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“September” by Earth, Wind & Fire plays in the background of Water Street Vintage and Bohemian as fringed leather pants and bell-bottom jeans hang along the walls. Vintage go-go boots are on display in the window, alongside a floral jumpsuit from the 1960s and iron-on designs for T-shirts depicting flower children and the iconic peace sign. The store owner sits behind the counter in rose-colored John Lennon glasses, ready and willing to talk about when and where each piece came from. 

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Trinkets lay all around Water Street Vintage and Bohemian, including a stack of patches.

Water Street Vintage and Bohemian, a clothing and accessories store with authentic garb from the ’60s and ’70s, opened its doors  Aug. 13. Mike Harlow, the store’s owner, came up with the idea of the store two and a half years ago when he started to grow tired of his job as a general contractor. Around the same time, he got the urge to start wearing clothing from the ’70s again because of the nostalgia he had for the time he grew up in. When he started, people wanted to know where to get clothes like that for themselves.

“I would get weird looks walking around in bell bottoms and clothes from the ’60s and ’70s, but then I would have people come up and say ‘Hey that’s really cool, where can I get stuff like that?’ and I just didn’t know where to tell them,” Harlow said.  

Harlow wanted the store to be more about the clothing and less about the “stuff,” meaning the types of collectibles found in antique stores. He wanted to hone in on the rarity of the items and focus less on the price. He bases his prices on what he paid for the item and their  uniqueness. Most importantly, Harlow wanted to have vintage items people could make their own.

“It’s not an antique shop, it’s not a thrift store,” Harlow said. “It’s just a vintage shop with what I think is cool stuff and what hopefully other people think is cool, too.   

Harlow gets most of his items from local or online auctions and from a vintage clothing warehouse. He encourages people to come by if they have something unique they want to leave there or sell to him to put on the racks.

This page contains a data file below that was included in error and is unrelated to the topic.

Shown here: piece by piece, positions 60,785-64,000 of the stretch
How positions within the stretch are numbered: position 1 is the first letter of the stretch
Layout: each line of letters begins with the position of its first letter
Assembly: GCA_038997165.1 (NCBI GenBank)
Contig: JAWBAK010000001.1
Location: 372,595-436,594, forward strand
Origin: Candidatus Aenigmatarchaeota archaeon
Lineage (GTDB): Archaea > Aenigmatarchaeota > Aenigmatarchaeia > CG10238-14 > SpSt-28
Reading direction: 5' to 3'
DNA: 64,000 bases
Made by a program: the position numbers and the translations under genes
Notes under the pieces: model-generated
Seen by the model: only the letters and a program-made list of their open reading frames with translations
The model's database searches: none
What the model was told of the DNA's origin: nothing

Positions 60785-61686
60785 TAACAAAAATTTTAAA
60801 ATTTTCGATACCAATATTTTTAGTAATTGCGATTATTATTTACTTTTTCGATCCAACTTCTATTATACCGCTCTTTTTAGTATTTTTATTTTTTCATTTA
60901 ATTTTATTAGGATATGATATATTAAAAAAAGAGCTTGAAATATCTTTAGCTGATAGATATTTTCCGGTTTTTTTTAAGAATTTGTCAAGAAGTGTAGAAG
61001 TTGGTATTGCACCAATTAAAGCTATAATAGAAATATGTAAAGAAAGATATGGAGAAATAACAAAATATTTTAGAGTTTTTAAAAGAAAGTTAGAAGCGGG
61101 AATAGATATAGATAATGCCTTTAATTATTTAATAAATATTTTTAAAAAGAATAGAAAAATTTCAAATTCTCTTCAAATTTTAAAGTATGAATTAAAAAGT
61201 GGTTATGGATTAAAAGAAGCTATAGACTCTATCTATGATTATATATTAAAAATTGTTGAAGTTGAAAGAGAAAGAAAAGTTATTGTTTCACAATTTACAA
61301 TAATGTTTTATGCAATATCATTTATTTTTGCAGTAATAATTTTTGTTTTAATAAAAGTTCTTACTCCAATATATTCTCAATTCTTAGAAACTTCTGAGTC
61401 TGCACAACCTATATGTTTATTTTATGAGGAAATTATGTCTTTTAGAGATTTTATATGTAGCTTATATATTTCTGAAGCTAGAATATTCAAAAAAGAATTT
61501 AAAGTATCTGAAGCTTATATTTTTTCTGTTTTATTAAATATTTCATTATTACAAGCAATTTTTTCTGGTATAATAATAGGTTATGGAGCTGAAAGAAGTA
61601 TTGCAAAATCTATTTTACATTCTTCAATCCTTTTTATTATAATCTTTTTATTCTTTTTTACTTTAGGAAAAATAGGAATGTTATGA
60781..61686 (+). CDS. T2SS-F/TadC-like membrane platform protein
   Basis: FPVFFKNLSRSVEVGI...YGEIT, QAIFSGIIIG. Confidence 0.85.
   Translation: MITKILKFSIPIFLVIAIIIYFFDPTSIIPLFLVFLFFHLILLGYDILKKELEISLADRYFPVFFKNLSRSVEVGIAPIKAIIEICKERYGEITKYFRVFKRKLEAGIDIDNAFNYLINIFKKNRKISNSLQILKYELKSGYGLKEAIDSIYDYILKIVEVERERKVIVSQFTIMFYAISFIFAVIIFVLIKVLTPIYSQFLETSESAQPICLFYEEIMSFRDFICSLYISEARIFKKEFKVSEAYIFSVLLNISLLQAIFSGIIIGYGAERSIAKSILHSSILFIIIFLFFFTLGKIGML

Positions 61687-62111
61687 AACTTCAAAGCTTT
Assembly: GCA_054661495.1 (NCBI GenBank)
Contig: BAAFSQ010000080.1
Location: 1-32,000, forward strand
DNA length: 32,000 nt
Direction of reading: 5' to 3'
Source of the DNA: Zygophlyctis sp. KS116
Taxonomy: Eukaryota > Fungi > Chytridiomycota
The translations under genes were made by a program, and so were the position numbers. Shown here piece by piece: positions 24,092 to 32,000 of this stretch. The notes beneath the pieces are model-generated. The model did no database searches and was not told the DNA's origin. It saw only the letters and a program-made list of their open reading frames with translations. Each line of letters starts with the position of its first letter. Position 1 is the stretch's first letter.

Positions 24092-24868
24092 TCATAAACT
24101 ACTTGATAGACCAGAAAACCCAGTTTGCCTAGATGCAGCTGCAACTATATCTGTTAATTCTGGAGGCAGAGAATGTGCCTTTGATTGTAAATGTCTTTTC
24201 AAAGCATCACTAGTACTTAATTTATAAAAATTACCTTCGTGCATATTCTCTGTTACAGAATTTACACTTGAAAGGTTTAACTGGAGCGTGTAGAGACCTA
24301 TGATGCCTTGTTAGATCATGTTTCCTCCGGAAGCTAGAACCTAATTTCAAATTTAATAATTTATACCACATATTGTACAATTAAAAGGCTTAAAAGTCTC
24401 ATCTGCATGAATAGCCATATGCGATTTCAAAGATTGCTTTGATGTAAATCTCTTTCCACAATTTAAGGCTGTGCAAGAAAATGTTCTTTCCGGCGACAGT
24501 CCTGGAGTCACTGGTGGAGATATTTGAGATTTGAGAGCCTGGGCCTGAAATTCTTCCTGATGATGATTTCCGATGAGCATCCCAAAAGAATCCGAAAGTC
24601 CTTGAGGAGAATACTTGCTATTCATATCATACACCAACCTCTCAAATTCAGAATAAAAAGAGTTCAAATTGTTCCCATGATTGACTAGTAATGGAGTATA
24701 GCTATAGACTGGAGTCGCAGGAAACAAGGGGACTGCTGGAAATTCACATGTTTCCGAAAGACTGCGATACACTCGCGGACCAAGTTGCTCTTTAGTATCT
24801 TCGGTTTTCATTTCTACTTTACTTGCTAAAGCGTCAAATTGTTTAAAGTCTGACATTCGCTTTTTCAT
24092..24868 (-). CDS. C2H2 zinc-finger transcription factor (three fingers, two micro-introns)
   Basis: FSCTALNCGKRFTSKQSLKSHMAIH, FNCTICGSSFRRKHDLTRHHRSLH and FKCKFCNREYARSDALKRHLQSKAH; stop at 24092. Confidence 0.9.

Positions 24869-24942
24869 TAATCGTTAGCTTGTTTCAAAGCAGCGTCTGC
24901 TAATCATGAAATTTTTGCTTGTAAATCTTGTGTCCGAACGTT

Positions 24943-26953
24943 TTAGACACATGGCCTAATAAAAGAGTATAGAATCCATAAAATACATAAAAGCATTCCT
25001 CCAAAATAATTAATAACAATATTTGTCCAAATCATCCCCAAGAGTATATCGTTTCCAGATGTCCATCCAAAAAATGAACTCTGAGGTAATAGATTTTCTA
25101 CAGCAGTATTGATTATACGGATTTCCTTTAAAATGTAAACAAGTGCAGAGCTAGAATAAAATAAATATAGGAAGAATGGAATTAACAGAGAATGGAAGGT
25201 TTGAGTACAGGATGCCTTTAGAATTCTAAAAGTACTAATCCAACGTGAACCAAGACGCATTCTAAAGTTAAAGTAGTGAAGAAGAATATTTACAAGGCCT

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Harlow opened his store this past August and is in his fifth week of store ownership.

Jesse Hammer, owner of Wonder Skate Shop across the hall, enjoys having Water Street Vintage and Bohemian as his neighbor. He mentions that having a clothing store is a nice addition to the area.

“It’s just nice to have something that adds more variety to the businesses that are already downtown,” Hammer said.

As of now, Harlow is the sole employee of the store. He cleans the items, prices them, sorts them and puts everything on display.

Something that makes the store special is that each piece on the racks is unique. No two articles of clothing are alike, giving customers a chance to try on different pieces from different eras and make something out of it that fits their own style.     

“You get to take stuff from the ’60s and ’70s and pair it with today’s modern clothes and create a really cool look,” Harlow said. “You’re not going to find 10 pieces of the same thing so nobody is going to be able to dress like you or wear the same thing you wear.”

Briana Bennett, a junior business management major, appreciates the growing trend of vintage clothing. She enjoys how clothing can bring people of all ages together. 

“I can see how the ’60s and ’70s vibe of a vintage store will bring in many college students, as we’re always trying to find unique pieces of clothing to wear and not necessarily trying to dress like everyone else,” Bennett said.

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While the store has a variety of items, clothes are Harlow's main priority.

One of Harlow’s favorite parts about the store is the nostalgia. He likes that the clothing sparks a conversation.     

“For the older people, it takes them back in time,” Harlow said. “It creates conversation. And some of the younger crowd thinks it’s really cool. It’s fun to talk to people about the stuff.”    

Harlow likes the downtown location because he knew it would be the right place for a store like this to generate business. He gets heavy foot traffic and does most of his advertising via Facebook and Instagram.

Harlow grew up in Harrisonburg in the ’60s and ’70s, so the time period is special to him. He enjoyed the groovy music and feeling of being free to do as he pleased and hopes that his store can bring some of those feelings and memories back. 

“Things were just a little more laid back and a little more easy,” Harlow said. “Everybody knew everybody. It was just a different time and a different era; it was a lot of fun.”

Even if customers don’t purchase anything, Harlow encourages people to come and check out the store. Many people enjoy trying things on and getting a feel for what life was like back in that day.

“If you just want to come and have a dress up day and try on some different things and twirl around and take pictures, that’s all groovy,” Harlow said.  

Harlow created the store to bring back memories both for himself and for others. The ’60s and ’70s will always have a special place in his heart, and with Water Street Vintage and Bohemian, he gets to relive those memories whenever he walks in.

“I just want to do something that I enjoy doing and this is it,” Harlow said. “For me, it’s the same feeling that I had when I was back in the ‘60s and ‘70s — just that freedom.” 

Contact Hannah Long at longhm@dukes.jmu.edu. For more on the culture, arts and lifestyle of the JMU and Harrisonburg communities, follow the culture desk on Twitter @Breeze_Culture. 

Hannah Long is a writer for the culture section of The Breeze. She’s a senior media arts and design major with a concentration in journalism and a minor in communication studies.